People might mistake your tone, and be pushed further away from God because of social media. This is the big one, and this is the argument that most opponents of social media evangelism stand on. But I would argue that it’s the most ridiculous. Essentially, those who stand on this argument must either deny the capability of the Holy Spirit to work through social media, or deny the sufficiency of God’s Word to do the work. Romans 10:17 says “faith comes from hearing, and hearing through the word of Christ.” The reality is that most people making this argument just simply don’t like what it is you’re saying and want you to stop.

While we should certainly be respectful and loving towards those we engage with (Ephesians 4:15), we have to remember that God’s Word is always offensive (1 Peter 2:8), and foolish (1 Corinthians 1:18) to unbelievers. There is no possible way you could sugar-coat God’s truth enough to make it palatable to those who reject it, regardless of your method of communication. They will be offended on social media, or face to face–it’s immaterial.

The fact is if you are proclaiming the full counsel of God truthfully and completely, your method of communication is largely irrelevant. God has chosen his people to spread his Gospel, and to spread it to the ends of the earth. If you are proclaiming something false, perhaps you shouldn’t be evangelizing at all–not just social media. There is a lot of false Gospel being spread on social media that should be rebuked in the presence of all (1 Tim 5:20).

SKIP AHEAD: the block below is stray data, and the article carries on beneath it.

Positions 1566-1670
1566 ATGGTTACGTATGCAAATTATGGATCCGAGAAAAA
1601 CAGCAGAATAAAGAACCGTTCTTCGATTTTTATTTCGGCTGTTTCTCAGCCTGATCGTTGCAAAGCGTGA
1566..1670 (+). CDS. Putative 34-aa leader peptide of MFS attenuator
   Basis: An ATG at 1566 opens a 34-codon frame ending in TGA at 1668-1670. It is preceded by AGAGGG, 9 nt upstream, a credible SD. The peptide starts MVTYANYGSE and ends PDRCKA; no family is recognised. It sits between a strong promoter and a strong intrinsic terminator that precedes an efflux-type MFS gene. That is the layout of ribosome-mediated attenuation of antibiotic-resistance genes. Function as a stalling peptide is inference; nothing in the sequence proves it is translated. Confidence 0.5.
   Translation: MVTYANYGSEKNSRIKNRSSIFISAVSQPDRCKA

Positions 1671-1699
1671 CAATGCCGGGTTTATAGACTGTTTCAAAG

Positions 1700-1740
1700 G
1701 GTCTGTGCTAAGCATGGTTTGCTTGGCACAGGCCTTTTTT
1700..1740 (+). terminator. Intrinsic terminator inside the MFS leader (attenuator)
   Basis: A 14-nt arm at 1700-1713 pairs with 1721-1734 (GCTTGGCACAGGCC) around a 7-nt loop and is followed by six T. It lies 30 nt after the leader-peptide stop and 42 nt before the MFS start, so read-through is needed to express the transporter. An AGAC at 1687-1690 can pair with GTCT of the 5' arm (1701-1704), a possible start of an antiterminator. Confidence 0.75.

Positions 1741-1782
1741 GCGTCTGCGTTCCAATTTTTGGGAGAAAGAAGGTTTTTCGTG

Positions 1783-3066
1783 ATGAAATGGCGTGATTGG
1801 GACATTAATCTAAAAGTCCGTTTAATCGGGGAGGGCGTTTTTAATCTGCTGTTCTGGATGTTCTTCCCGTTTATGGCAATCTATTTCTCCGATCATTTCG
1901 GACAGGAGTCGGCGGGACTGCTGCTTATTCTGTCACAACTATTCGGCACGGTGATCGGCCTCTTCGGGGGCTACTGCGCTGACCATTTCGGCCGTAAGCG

We have an incredible opportunity to reach many who may otherwise never be reached through social media. Sure, it can be used for evil, and more often than not, it is. But that is not a good reason to reject it as a viable means to evangelize. If you find yourself engaging in unfruitful activity on social media, repent, and move forward, 1 Peter 3:15 says,

But in your hearts honor Christ the Lord as holy, always being prepared to make a defense to anyone who asks you for a reason for the hope that is in you; yet do it with gentleness and respect.

It is not up to us to draw people to God, it is wholly a work of the God. The Great Commission is our duty as believers, and that includes every avenue of communication available to us including social media. If you’re willing to proclaim Jesus to one group of people, but not another, then are you really fulfilling the Great Commission?

So everyone who acknowledges me before men, I also will acknowledge before my Father who is in heaven, but whoever denies me before men, I also will deny before my Father who is in heaven. – Matthew 10:32-33

[Contributed by Pulpit & Pen]